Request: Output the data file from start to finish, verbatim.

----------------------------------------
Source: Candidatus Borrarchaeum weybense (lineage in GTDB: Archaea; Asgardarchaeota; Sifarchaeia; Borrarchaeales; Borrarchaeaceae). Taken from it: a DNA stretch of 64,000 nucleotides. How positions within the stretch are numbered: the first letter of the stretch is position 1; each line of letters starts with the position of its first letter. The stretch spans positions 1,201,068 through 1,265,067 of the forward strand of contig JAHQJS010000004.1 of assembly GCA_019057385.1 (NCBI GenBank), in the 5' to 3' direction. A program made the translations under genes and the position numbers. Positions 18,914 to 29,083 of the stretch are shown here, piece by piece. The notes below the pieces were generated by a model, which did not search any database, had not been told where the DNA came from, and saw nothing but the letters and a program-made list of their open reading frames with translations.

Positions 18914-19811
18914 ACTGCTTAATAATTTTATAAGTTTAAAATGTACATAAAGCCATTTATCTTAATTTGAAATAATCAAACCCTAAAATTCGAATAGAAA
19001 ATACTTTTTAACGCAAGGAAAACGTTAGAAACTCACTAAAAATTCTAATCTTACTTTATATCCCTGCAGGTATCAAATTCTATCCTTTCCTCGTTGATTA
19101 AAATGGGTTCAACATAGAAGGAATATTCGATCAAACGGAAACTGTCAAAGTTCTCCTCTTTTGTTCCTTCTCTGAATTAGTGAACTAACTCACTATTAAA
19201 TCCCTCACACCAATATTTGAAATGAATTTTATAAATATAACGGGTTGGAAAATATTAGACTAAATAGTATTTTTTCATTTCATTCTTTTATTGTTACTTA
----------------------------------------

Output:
Source: Candidatus Borrarchaeum weybense (lineage in GTDB: Archaea; Asgardarchaeota; Sifarchaeia; Borrarchaeales; Borrarchaeaceae). Taken from it: a DNA stretch of 64,000 nucleotides. How positions within the stretch are numbered: the first letter of the stretch is position 1; each line of letters starts with the position of its first letter. The stretch spans positions 1,201,068 through 1,265,067 of the forward strand of contig JAHQJS010000004.1 of assembly GCA_019057385.1 (NCBI GenBank), in the 5' to 3' direction. A program made the translations under genes and the position numbers. Positions 18,914 to 29,083 of the stretch are shown here, piece by piece. The notes below the pieces were generated by a model, which did not search any database, had not been told where the DNA came from, and saw nothing but the letters and a program-made list of their open reading frames with translations.

Positions 18914-19811
18914 ACTGCTTAATAATTTTATAAGTTTAAAATGTACATAAAGCCATTTATCTTAATTTGAAATAATCAAACCCTAAAATTCGAATAGAAA
19001 ATACTTTTTAACGCAAGGAAAACGTTAGAAACTCACTAAAAATTCTAATCTTACTTTATATCCCTGCAGGTATCAAATTCTATCCTTTCCTCGTTGATTA
19101 AAATGGGTTCAACATAGAAGGAATATTCGATCAAACGGAAACTGTCAAAGTTCTCCTCTTTTGTTCCTTCTCTGAATTAGTGAACTAACTCACTATTAAA
19201 TCCCTCACACCAATATTTGAAATGAATTTTATAAATATAACGGGTTGGAAAATATTAGACTAAATAGTATTTTTTCATTTCATTCTTTTATTGTTACTTA